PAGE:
Evidence-Based Medicine to Drive Change: Prevention of Blindness Programming in Latin America

In the wake of the Ebola outbreak, the global community has seen and experienced the consequences, fear, and confusion of managing and controlling a disease that has limited evidence and knowledge base and lack of historical antecedents to support our actions taken. Never before has the global public health community had to address Ebola in the urban and transnational environment in the way we now are forced to do. The high mortality rate of Ebola -- over half of those who are sickened by the virus die -- is a cause for great concern worldwide. However, there is another global public health problem that sits quietly in the shadows of international media coverage, one that affects one child born every minute and has a comparable mortality rate of 60% in that child's first year- blindness.

The WHO estimates that 285 million people worldwide have visual impairment and 39 million are blind. Yet, approximately 80% of visual impairment is avoidable or preventable. Blindness is a disease of poverty; 90% of people with visual impairment and blindness live in low-income settings.

On October 9, international leaders of prevention of blindness met in Mexico City to celebrate World Sight Day 2014 at the Old Medical School of the National Autonomous University of Mexico (UNAM) in the historic city center. This year's Call to Action, No more avoidable blindness, was to address the WHO goal to reduce global avoidable blindness by 25% by 2019. This goal is the driving force of the new WHO plan, Universal eye health: a global action plan 2014-2019, which was approved by the World Health Assembly in Geneva, Switzerland in May 2013. More recently the Pan American Health Organization, the regional arm of the WHO in the America's, passed the Plan of Action for the Prevention of Blindness and Visual Impairment, a regional plan to implement the WHO global plan with strategic objectives and targets that are specific to Latin America and the Caribbean.

At the heart of both the WHO global and PAHO regional plans are eye health indicators that will monitor progress made against the plans by each country. The core group of indicators includes data on the prevalence and causes of visual impairment and cataract surgical coverage in each country. These data are collected by the WHO standard epidemiological survey methodology known as the Rapid Assessment of Avoidable Blindness (RAAB). Regional and national population-based RAAB surveys are essential instruments to guide national eye health policy and implement the regional and global eye health plans. The Latin America region has, in fact, the most number of epidemiological studies with 17 studies published to date and 2\7 additional studies in press, the majority of which have been integrated into national eye health planning and strategies.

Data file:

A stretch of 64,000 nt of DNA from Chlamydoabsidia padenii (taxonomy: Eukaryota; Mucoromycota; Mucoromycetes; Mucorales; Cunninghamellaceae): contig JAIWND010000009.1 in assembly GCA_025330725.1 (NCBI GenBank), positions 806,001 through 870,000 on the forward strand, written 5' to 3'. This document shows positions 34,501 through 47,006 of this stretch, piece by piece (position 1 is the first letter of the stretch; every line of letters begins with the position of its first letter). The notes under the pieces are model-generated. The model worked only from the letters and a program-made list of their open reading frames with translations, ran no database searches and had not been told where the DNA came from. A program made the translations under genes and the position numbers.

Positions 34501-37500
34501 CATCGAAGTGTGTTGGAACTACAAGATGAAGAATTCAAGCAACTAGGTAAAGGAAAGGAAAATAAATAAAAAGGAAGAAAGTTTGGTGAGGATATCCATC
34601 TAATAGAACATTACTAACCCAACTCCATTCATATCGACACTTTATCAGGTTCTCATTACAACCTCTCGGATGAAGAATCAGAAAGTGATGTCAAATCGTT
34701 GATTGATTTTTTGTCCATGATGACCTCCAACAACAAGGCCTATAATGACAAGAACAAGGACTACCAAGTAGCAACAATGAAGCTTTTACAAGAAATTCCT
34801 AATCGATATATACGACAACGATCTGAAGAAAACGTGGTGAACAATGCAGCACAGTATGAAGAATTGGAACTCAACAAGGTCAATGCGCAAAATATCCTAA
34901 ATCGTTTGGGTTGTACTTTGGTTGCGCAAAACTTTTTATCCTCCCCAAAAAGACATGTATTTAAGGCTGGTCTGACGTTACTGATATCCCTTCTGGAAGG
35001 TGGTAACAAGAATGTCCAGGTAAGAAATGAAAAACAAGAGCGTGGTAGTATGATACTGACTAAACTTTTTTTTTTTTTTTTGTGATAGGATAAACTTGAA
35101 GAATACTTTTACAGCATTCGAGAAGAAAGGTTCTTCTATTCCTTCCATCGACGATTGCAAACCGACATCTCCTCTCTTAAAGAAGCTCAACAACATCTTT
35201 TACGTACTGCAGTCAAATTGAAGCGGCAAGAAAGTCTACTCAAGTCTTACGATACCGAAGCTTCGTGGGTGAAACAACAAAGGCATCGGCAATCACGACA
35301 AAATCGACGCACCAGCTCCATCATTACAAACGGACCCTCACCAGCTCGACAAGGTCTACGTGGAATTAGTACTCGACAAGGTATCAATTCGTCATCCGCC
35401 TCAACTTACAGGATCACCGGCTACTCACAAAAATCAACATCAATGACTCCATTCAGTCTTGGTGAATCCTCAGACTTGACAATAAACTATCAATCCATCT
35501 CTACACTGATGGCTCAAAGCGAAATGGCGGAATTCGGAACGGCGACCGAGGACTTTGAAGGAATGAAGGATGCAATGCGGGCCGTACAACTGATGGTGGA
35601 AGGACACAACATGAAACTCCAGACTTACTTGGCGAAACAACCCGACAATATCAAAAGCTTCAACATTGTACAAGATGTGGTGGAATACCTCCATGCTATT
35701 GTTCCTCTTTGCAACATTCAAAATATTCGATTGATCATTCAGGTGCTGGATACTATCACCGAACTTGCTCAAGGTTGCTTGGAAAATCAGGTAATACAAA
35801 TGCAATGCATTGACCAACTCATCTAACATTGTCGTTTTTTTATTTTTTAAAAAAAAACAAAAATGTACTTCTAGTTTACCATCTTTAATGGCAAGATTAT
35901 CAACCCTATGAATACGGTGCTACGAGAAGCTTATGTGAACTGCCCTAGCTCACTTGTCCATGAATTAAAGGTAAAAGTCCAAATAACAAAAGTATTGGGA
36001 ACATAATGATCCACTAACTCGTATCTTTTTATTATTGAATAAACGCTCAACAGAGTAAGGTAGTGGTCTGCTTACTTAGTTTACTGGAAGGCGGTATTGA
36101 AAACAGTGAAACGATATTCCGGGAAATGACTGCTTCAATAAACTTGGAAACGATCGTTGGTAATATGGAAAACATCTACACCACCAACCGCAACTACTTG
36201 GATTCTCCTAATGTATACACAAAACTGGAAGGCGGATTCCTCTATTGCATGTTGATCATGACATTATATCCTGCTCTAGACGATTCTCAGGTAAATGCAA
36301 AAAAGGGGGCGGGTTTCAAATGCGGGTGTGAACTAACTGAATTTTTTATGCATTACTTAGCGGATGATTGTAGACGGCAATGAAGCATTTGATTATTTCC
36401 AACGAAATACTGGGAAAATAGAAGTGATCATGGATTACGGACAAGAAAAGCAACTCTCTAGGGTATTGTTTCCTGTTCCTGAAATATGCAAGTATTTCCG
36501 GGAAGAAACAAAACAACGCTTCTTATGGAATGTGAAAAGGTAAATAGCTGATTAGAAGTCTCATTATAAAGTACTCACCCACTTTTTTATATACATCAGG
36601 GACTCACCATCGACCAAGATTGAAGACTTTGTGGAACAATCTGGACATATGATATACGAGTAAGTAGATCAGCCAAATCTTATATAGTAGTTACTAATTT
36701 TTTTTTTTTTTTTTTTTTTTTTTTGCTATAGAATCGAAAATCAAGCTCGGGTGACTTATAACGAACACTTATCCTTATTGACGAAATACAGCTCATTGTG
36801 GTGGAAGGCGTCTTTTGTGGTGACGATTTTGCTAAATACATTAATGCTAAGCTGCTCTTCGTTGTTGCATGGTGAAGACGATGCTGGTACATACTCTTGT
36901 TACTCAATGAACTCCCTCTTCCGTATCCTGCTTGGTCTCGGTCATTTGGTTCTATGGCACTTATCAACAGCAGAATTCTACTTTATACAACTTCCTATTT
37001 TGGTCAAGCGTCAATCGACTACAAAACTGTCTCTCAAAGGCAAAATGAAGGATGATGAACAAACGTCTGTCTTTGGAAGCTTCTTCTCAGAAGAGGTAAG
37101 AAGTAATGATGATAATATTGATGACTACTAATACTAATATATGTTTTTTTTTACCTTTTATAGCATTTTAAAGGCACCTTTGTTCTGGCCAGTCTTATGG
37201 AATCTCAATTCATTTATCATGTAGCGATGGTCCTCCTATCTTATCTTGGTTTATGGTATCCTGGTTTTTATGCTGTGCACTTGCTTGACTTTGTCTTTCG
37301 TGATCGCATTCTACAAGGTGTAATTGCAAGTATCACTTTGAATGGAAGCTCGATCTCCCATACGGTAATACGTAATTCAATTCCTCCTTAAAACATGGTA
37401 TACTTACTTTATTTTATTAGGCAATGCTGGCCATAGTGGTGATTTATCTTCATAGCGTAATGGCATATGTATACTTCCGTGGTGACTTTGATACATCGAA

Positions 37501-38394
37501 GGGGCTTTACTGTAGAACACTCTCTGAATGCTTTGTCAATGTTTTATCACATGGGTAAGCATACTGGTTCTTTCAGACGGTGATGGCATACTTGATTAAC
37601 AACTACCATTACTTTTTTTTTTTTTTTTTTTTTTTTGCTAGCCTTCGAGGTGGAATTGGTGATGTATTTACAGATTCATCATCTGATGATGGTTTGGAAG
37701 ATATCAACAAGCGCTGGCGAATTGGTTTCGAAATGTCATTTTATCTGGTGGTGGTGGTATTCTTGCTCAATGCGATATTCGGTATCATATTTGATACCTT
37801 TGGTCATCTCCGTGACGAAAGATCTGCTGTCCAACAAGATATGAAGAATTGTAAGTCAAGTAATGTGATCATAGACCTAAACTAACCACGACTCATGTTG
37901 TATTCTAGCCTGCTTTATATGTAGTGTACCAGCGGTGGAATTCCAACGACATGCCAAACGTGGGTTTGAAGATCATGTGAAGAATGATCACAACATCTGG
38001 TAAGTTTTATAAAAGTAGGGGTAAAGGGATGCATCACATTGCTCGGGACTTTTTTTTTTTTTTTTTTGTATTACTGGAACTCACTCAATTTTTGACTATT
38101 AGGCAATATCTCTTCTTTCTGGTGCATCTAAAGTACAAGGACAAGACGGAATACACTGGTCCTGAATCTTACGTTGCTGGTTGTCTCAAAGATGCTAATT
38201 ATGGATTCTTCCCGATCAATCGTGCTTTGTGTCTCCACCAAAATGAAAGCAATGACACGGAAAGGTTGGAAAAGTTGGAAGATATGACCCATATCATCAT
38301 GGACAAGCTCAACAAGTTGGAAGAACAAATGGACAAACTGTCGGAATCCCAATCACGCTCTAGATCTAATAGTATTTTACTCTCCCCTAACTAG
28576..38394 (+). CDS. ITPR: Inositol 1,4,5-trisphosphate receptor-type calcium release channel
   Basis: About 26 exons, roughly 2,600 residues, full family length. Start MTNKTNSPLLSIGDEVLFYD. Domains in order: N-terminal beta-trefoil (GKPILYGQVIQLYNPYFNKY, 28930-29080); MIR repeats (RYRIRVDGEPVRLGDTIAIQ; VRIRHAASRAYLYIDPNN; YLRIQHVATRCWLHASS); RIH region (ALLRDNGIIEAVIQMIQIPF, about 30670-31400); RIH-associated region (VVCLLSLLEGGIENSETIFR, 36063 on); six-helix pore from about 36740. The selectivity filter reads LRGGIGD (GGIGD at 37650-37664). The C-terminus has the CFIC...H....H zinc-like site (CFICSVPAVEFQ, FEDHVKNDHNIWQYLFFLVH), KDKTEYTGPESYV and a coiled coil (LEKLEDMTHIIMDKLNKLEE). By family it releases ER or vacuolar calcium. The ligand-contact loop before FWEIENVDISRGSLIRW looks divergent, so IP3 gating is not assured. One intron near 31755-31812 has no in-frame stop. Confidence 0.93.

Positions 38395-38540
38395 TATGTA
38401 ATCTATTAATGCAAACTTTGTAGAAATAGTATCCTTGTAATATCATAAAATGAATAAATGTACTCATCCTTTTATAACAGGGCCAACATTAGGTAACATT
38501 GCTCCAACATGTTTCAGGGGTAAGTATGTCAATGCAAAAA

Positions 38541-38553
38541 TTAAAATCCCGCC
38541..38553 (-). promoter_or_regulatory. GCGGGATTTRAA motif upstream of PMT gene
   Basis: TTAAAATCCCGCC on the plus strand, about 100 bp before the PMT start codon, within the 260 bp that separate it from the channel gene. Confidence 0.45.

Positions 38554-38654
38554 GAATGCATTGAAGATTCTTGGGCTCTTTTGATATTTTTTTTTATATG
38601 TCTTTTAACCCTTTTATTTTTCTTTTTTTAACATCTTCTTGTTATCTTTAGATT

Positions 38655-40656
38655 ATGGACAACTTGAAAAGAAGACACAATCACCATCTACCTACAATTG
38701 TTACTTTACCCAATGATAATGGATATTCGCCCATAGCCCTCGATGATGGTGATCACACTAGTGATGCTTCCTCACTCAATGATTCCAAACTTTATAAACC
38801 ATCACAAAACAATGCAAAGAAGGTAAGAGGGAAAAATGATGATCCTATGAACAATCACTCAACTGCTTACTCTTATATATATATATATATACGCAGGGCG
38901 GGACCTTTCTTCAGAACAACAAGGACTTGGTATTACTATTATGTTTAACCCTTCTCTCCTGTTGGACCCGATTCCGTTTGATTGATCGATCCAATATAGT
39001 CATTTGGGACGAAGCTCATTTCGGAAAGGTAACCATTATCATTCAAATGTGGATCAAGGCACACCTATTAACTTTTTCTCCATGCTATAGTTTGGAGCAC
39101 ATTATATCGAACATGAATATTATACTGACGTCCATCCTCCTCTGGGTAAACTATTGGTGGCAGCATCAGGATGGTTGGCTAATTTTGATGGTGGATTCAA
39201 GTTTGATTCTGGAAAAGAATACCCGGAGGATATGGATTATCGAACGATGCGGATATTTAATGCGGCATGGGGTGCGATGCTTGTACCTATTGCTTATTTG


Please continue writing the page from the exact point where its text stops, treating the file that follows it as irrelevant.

The impact of EBM in Latin American eye health programming is extensive. This year, the British Journal of Ophthalmology published the Latin American vision loss data of the 2010 Global Burden of Disease Study. In the combined Latin America and Caribbean region, the estimated prevalence of blindness halved from 0.8% in 1990 to 0.4% in 2010! Moderate and severe visual impairment decreased from 4.3% to 2.7%. The data clearly show that Latin America has come a long way these past 25 years in prevention of blindness programming. Yet, there is still a long way to go, as currently, more than 26 million people in the Americas have visual impairment and over 3 million are blind, with cataract and glaucoma being responsible for 75% of regional blindness. The success of the PAHO regional plan will be measured against the reduction of the number of people with visual impairment and blindness by 6.5 million and 750,000, respectively, in less than 5 years.

Approximately 20.8 million visually impaired people living in the Americas today could have prevented their vision loss, and for many with cataract, sight-restoring surgery remains an option. Blindness and visual impairment is not a sudden outbreak headlining today's news; it is a chronic global health and humanitarian crisis that affects more than a quarter billion people worldwide and requires coordinated and multi-disciplinary action on part of governments, eye care professionals, non-governmental organizations, and industry to ensure that no one is left unnecessarily blind.

What makes #GivingTuesday a unique and innovative approach to involve the global community is its philanthropic, idealistic movement with direct call to action for global community-minded individuals to give back to nonprofits working on the front lines to solve some of the world's most critical, yet curable social issues.

As a proud participant in this innovative movement, and with a single focus on curing cataract blindness, HelpMeSee strongly believes that it takes a community, with the support of the international community, to solve its own problems in order to build sustainable systems to truly eradicate a single problem.

This post is part of a series produced in celebration of #GivingTuesday, which will take place this year (2014) on December 2. The idea behind #GivingTuesday is to kickoff the holiday-giving season, in the same way that Black Friday and Cyber Monday kickoff the holiday-shopping season. The Huffington Post will feature posts on #GivingTuesday all month in November. To see all the posts in the series, visit here; follow the conversation via #GivingTuesday and learn more here.

And if you'd like to share your own #GivingTuesday story, please send us your 500-850-word post to impactblogs@huffingtonpost.com.